They were very interesting so he forgot to focus on the jump. We reached it and had no momentum. At all. He realized a jump was there and porpoised over it. It was extremely odd feeling and all I could think was “Well, I know you can jump better and higher than you ever give me the effort of doing…”. Since that jumping effort was entirely unsatisfying, we circled and jumped the crossrail again and again till we got a jump that was smoother. It took about four circles but we got it.

I finished the ride off with two jumps over a roughly 2 foot vertical and left it there. It was a short ride but I wanted to do something more fun for him and try to keep life interesting.

Lowering my expectations felt… odd when I considered doing it at first. He is an experienced horse and I’m an experienced rider. I should be able to expect and receive good behavior from him at all times. But he is a dramatic horse and sensitive. He very much feeds off of emotion and tension. Since we’d been having so many bad days, it was making me hate going out and I was starting my rides braced to fight. That’s not a good mindset for me to be in, for both our sakes. Sometimes, you have to let go of everything but the bare basics in order to eliminate things that are causing problems. I think, given that we have had a few good rides, that I can start adding one more thing I expect him to do while riding these next couple of rides. It shouldn’t take long before we are back to where we were. One step at a time.


I got out to ride Scarlet this Sunday while it was still light (I let myself sleep in so early afternoon instead of morning). I wanted to ride him in a different arena than the jump arena as that is all we have been able to ride in lately due to needing lights. The back arena near where we tack up has decent footing and the bonus of being right next to the trailhead so if anyone goes out or walks anywhere on the trail, we see it.

We did have some moments of counterflexing in order to try to keep an eye on the people half a mile across the field but overall, he paid attention. I wanted to try the diamond exercise I’d read about on a blog a few months back. I’m not 100% sure we did it right but it was good to keep him focused on me. We walked in a diamond pattern around the arena, with a quarter turn on the haunches at each point. Once we got that in walking, we did it in trot a bit, with a halt turn at each point. Scarlet got a little tense while doing it, as turn on the haunches asks him to do something with his hind end that is relatively hard. He is much better one way than the other. His right hind is his stiffer leg and he wasn’t pleased with having to flex and hold his weight there. He did very well with some large circles to let him relax in between. I tried to be very calm and clearly ask for him to move. I praised each correct step and I think it went well.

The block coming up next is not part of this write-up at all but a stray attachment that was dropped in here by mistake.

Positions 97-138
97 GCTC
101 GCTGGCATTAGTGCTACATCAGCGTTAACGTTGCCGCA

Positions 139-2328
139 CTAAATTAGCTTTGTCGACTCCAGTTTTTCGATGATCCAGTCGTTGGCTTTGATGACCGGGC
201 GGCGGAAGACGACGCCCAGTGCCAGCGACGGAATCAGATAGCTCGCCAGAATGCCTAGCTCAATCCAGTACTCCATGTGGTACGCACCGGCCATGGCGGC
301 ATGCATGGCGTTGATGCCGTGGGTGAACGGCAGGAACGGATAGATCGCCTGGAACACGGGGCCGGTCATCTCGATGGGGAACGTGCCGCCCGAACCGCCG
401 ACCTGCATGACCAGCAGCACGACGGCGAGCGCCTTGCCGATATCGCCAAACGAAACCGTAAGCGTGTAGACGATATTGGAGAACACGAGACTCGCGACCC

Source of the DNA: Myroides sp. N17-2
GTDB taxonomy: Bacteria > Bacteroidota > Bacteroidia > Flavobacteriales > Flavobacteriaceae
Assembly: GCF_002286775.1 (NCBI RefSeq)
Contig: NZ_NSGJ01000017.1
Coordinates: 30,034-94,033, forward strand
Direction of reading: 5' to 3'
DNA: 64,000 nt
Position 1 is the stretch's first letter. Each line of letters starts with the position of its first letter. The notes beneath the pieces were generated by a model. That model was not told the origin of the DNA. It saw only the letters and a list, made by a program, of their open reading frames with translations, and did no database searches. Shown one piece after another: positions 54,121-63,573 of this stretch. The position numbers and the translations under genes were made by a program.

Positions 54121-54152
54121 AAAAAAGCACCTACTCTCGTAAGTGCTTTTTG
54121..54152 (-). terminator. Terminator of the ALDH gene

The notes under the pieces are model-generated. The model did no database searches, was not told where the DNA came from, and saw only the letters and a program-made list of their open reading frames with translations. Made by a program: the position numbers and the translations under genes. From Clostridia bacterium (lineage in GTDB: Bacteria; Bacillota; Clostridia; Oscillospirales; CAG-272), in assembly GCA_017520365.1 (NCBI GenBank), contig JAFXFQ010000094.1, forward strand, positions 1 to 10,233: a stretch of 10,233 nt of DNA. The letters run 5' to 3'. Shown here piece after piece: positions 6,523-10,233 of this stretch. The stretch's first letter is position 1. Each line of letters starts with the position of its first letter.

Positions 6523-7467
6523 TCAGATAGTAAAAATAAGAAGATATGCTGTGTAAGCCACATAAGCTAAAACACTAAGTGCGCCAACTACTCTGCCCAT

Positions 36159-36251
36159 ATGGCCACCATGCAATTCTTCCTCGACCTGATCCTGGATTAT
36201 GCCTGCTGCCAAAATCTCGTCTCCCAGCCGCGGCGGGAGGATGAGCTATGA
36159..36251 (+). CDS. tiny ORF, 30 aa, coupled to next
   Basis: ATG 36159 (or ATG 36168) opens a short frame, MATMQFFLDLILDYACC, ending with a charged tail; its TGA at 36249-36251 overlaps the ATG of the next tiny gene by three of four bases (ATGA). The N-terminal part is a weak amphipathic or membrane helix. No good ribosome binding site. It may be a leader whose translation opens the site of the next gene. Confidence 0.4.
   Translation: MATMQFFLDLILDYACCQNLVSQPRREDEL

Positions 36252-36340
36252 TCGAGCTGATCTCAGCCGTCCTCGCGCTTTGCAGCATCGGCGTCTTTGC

I also tried for a tiny bit of shoulder fore/shoulder while cooling down. I think we got some since I felt him move back straight when I released the cue. I’ll have to try it again sometime when I have someone there to tell me yes or no.

After all the fires recently, I decided I needed to do some preventative stuff for if Scarlet ever needs to be evacuated. He now has a dog tag with his name, my name and my number on his halter. If he is let loose, he has contact on there. If he is evacuated without me knowing where he is going, they have my number to contact me. It’s not as ideal as my own trailer in case of an emergency but it’s better than nothing.

Monday was another story. Scarlet started out losing the one tiny pea-sized marble he has in that big head of his. It was frustrating but I’m not as mad as the previous times. He was losing his head over the other horses around the arena. The mare next to him was throwing a fit at still being in the round pen and Scarlet thinks she is the sweetest thing he has ever seen so he was uber distracted by her. Then some horses walked on the trail and he couldn’t believe there were horses over there. All the distractions meant that he was paying absolutely zero attention to me. Corrections didn’t matter, urging him forward to ride him through his snit didn’t matter, nothing worked. I eventually settled on riding him into the dirt, which I don’t like to do. I can’t remember the last time I actually had to do that to get him to pay attention. We didn’t get any good work done but he was very sweaty and it was late so I called it good after he stopped freaking out.

So, 50/50 on rides this week. Not great but not terrible. Hopefully, he is too tired to muck about with me tomorrow.


This last week has not been great as far as riding for me. This is due to several different reasons. Primarily, the weather. I can ride in the rain. The barn I’m at doesn’t close off all the arenas so I’m able to get out. But I don’t enjoy it. If it is sprinkling, I’ll go out and ride. But it started raining Monday night and it was decently heavy on and off. I decided that wasn’t worth it. Then the sky opened up on Tuesday and tried to drown SoCal. No way I was going out then. Wednesday and Thursday I had things to do after work so the arenas being wet weren’t a problem.